China’s main share indexes remained firm at their top levels since early January as the latest survey on China service sector activity provided fresh evidence of a nascent economic recovery.
The blue-chip CSI300 index was flat at 3,264.20 points by lunch break, while the Shanghai Composite Index gained 0.1 per cent, to 3,055.68 points, staying comfortably above 3,000 points – a level seen by many as psychologically important.
Hong Kong stocks rose slightly. The Hang Seng index added 0.4 per cent, while the Hong Kong China Enterprises Index gained 0.3 per cent.
Activity in China’s service sector strengthened last month, according to the Caixin/Markit services purchasing managers’ index (PMI), which in March rose to 52.2 from February’s 51.2.
March’s moderate expansion in the service sector, which follows rises in January-February industrial profits and PMI, lends support to belief that China’s economy is improving on the back of Beijing’s supportive measures.
“The improvement in economic indicators, rising property prices, and the US Fed’s dovish stance have helped increase overseas investors’ risk appetite for A-shares and attract foreign capital to the A-share market,” UBS strategist Gao Ting wrote in an emailed comment.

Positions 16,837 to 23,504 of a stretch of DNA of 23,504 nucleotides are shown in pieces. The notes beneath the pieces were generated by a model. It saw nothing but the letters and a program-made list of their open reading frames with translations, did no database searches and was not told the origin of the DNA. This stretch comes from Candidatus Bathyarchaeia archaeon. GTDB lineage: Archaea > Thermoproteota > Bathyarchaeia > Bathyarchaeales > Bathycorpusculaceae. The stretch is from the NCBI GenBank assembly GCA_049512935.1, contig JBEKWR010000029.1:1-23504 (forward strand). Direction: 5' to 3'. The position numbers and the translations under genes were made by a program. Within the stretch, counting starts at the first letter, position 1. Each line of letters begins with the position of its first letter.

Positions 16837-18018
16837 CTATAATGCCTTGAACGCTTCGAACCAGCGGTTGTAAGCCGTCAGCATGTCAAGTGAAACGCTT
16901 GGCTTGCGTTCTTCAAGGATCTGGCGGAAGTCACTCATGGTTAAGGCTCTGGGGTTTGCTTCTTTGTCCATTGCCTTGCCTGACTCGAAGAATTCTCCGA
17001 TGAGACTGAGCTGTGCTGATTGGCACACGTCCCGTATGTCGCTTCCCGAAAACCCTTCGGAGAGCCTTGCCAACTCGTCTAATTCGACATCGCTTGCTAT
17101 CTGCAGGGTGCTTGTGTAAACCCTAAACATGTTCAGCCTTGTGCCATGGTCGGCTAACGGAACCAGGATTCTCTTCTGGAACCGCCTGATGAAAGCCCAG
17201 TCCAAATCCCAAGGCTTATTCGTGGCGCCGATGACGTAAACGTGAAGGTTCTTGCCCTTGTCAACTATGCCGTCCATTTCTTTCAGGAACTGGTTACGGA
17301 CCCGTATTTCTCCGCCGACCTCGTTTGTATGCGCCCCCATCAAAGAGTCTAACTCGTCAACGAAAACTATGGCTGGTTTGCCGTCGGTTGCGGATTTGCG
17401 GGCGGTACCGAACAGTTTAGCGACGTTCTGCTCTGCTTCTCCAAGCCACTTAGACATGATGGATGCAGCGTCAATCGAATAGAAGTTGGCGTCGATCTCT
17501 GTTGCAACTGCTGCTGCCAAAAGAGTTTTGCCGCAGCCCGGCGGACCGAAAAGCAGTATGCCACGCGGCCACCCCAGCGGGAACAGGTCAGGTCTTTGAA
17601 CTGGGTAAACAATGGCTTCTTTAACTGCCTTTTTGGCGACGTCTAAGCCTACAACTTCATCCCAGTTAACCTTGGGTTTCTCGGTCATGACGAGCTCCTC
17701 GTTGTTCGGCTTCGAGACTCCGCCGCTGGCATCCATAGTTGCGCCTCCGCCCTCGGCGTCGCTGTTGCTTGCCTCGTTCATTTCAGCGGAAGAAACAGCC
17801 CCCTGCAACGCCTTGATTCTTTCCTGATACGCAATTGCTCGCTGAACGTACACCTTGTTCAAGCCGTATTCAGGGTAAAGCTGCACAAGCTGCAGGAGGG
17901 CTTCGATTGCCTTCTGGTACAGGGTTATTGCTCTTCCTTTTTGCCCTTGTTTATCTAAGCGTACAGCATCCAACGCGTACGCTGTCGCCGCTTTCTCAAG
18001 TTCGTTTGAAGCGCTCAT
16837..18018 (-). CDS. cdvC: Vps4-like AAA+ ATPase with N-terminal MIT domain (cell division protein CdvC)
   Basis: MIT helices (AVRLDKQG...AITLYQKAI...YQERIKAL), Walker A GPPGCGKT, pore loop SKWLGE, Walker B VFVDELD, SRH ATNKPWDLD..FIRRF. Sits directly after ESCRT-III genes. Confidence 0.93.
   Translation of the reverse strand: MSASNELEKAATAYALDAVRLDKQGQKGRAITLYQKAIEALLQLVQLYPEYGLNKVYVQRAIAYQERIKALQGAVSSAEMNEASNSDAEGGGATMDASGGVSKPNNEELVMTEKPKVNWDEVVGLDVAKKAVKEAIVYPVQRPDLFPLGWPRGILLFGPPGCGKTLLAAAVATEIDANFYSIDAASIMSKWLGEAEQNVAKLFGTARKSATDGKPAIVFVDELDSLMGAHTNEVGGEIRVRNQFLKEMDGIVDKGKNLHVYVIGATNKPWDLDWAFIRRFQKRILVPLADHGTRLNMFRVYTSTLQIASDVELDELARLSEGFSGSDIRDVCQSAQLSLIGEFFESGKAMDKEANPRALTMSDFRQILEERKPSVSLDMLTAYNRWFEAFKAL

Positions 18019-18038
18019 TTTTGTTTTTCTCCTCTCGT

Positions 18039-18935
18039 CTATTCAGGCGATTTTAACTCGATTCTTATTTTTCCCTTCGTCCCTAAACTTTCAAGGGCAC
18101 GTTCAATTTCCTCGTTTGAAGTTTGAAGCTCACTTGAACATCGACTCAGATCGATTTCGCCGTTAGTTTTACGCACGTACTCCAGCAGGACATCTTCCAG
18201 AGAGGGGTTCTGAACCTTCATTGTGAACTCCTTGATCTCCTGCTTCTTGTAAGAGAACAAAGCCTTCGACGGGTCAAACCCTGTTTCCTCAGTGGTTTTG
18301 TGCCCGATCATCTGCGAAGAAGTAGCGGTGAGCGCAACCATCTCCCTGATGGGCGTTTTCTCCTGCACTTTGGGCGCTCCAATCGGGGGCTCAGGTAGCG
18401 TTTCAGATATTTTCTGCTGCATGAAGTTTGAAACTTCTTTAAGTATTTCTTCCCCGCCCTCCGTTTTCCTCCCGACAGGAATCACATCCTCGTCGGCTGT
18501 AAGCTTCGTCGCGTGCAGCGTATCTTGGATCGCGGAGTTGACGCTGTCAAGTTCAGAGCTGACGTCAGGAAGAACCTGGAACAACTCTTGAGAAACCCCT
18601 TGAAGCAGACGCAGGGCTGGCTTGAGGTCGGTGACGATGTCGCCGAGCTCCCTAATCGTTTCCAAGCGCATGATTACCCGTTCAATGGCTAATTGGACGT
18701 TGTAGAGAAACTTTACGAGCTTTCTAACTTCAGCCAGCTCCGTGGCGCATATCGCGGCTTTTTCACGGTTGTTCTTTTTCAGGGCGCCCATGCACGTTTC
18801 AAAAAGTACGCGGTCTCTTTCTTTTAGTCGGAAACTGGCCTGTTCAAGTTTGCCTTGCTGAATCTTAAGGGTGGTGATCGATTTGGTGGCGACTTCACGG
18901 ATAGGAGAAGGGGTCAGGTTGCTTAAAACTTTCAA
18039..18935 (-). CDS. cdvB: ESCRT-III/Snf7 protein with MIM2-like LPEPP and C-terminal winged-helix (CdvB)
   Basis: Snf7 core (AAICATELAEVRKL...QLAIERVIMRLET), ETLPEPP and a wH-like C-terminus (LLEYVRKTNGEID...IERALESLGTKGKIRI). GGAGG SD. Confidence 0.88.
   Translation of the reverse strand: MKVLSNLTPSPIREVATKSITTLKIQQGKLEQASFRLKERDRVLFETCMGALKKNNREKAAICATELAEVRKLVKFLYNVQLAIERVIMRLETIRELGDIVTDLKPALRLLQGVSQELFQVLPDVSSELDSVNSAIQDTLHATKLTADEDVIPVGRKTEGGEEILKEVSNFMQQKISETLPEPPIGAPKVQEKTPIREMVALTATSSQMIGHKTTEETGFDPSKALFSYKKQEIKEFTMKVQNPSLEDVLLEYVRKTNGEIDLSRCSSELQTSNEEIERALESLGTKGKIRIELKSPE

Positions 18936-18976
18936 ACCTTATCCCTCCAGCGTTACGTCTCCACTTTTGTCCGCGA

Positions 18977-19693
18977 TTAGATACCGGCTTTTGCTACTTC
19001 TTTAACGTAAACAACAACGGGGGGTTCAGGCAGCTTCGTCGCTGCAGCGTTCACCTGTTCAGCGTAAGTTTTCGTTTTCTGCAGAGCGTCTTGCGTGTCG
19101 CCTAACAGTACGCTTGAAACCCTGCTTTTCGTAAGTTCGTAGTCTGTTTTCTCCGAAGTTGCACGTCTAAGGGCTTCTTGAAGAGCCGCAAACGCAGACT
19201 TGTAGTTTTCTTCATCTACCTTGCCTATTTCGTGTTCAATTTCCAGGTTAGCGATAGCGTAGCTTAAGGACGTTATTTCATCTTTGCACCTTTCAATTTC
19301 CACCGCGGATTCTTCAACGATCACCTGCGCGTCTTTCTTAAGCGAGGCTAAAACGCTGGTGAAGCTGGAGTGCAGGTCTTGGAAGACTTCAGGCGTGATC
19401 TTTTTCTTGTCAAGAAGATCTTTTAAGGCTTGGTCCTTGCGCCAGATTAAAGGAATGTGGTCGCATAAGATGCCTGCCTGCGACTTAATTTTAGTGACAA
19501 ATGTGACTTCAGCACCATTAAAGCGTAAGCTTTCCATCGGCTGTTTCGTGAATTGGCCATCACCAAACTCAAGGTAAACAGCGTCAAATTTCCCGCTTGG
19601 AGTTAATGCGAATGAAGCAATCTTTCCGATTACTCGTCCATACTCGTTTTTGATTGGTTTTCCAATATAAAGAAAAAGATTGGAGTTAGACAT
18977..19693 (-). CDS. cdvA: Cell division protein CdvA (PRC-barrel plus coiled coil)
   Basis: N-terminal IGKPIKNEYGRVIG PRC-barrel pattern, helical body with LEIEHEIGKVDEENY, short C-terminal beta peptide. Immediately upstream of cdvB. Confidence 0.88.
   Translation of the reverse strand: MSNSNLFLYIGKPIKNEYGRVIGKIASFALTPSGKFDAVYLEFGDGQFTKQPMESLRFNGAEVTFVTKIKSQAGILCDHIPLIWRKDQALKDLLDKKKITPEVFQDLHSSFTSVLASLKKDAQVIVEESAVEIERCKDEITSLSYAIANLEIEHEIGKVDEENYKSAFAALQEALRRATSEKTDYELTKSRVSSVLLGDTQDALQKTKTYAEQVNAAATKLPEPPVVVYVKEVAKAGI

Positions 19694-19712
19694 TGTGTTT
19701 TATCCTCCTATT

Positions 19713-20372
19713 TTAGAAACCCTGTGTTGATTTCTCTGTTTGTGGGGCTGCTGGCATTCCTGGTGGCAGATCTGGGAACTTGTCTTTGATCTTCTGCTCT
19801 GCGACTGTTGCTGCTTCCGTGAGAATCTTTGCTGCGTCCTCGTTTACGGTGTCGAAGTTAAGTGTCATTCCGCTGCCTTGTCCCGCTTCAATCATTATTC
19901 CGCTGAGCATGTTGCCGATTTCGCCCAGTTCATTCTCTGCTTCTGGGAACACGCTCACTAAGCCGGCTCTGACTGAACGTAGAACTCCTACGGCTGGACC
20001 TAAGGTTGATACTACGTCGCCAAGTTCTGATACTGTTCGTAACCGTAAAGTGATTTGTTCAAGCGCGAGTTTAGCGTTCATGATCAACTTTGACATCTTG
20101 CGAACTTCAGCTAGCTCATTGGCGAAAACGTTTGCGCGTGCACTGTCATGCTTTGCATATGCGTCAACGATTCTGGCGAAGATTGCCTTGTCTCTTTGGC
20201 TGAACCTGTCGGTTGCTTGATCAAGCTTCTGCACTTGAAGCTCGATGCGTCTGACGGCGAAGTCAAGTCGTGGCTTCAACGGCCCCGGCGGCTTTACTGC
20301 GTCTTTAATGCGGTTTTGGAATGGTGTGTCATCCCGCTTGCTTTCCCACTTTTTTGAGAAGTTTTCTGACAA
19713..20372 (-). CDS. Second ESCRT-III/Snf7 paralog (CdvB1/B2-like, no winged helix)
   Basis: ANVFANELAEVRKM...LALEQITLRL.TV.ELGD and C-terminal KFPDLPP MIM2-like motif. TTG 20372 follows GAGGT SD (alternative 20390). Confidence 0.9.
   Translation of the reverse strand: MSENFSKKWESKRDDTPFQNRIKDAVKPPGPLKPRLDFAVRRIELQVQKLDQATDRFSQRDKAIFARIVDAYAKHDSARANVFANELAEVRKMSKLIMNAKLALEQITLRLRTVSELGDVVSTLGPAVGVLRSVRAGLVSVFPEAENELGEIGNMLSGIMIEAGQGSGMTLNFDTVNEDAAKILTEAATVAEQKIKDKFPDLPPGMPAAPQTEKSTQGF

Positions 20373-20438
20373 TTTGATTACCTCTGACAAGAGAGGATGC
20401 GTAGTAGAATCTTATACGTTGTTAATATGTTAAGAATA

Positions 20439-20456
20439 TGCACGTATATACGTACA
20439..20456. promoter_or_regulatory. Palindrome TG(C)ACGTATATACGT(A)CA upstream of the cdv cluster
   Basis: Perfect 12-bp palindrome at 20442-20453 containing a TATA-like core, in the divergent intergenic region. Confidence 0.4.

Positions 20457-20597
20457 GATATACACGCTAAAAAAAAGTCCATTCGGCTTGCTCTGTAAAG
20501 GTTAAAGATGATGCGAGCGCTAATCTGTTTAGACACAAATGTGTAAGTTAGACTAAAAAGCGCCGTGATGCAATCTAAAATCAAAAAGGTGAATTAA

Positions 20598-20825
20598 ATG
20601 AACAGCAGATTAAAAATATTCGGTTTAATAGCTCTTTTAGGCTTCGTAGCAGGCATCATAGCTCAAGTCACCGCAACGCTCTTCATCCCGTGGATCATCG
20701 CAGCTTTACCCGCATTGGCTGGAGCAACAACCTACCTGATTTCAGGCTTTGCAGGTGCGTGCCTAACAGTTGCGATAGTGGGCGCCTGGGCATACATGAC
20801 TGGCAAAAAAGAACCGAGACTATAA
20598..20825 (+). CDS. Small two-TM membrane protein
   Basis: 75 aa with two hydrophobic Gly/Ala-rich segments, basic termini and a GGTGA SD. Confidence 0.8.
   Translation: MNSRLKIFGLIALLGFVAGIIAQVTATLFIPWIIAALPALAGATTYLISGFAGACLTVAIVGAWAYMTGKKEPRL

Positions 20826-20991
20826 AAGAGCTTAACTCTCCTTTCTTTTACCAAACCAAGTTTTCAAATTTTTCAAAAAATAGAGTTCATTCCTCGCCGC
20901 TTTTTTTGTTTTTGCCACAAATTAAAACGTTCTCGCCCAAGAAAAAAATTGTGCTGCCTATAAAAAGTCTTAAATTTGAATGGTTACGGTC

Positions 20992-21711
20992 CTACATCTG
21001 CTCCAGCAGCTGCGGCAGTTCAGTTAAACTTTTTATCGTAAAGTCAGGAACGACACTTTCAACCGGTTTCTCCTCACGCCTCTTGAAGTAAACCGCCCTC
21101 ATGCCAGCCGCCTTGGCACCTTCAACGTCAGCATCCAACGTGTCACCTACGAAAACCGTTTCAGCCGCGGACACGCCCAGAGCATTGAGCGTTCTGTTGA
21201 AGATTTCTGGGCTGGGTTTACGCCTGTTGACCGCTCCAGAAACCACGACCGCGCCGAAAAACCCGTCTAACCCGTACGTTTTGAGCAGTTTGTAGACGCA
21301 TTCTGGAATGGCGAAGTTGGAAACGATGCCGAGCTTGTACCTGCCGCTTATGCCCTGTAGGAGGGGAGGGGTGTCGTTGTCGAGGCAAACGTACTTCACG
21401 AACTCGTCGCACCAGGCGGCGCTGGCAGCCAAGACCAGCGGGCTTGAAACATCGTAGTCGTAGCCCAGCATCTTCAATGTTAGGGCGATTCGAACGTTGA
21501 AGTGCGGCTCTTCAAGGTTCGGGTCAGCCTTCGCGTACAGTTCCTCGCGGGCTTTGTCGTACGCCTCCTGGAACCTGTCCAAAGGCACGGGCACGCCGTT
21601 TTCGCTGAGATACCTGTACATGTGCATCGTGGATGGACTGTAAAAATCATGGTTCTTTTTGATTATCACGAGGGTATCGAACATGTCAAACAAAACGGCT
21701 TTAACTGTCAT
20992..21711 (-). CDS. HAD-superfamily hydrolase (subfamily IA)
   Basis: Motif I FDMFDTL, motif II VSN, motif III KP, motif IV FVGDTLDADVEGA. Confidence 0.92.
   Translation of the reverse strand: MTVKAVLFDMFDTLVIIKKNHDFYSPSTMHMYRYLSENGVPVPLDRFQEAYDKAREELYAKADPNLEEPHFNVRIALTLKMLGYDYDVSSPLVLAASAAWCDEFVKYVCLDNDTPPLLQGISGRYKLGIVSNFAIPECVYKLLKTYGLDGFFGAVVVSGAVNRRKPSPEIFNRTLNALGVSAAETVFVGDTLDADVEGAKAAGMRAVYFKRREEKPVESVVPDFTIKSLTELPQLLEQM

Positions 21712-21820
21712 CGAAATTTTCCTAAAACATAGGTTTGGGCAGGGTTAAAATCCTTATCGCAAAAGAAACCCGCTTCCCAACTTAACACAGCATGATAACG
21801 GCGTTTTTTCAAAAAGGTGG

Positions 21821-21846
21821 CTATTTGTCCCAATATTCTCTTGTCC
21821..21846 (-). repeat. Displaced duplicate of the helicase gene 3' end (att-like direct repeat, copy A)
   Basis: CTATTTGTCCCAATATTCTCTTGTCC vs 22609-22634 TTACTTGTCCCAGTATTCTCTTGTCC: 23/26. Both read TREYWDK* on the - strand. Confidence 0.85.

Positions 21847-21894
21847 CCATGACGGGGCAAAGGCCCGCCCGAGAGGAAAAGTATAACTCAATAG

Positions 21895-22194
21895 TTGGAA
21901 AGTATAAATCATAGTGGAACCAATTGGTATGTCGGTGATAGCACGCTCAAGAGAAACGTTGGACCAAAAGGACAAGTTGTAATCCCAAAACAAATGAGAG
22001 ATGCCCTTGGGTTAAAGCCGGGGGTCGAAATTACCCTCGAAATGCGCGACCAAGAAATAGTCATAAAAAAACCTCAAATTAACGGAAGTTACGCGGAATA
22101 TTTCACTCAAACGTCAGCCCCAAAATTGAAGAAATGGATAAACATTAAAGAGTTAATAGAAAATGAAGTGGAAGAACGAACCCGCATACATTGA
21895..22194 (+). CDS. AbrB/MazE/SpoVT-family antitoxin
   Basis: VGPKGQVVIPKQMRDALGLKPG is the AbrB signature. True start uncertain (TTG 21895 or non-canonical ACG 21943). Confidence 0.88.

To illustrate this trend, USB said several large overseas listed exchange-traded funds (ETFs) that track A-share indices saw net subscriptions, and since March, the northbound leg of the Shanghai-Hong Kong Stock Connect scheme has seen net purchases of £1.99 billion.
The latest data also shows that at the end of March China’s outstanding margin loans rose from a month earlier, marking the end of a three-month losing streak and signalling that mainland investors are starting to borrow more to buy stocks.
Sector performance varied on Wednesday, with consumer stocks doing better than the indexes while banking and real estate sagged.
In Hong Kong, most sectors rose.
The financial sector was down 0.3 per cent, underperforming the market.Risk Warning:
Please remember that financial investments may rise or fall and past performance does not guarantee future performance in respect of income or capital growth; you may not get back the amount you invested.
There is no obligation to purchase anything but, if you decide to do so, you are strongly advised to consult a professional adviser before making any investment decisions.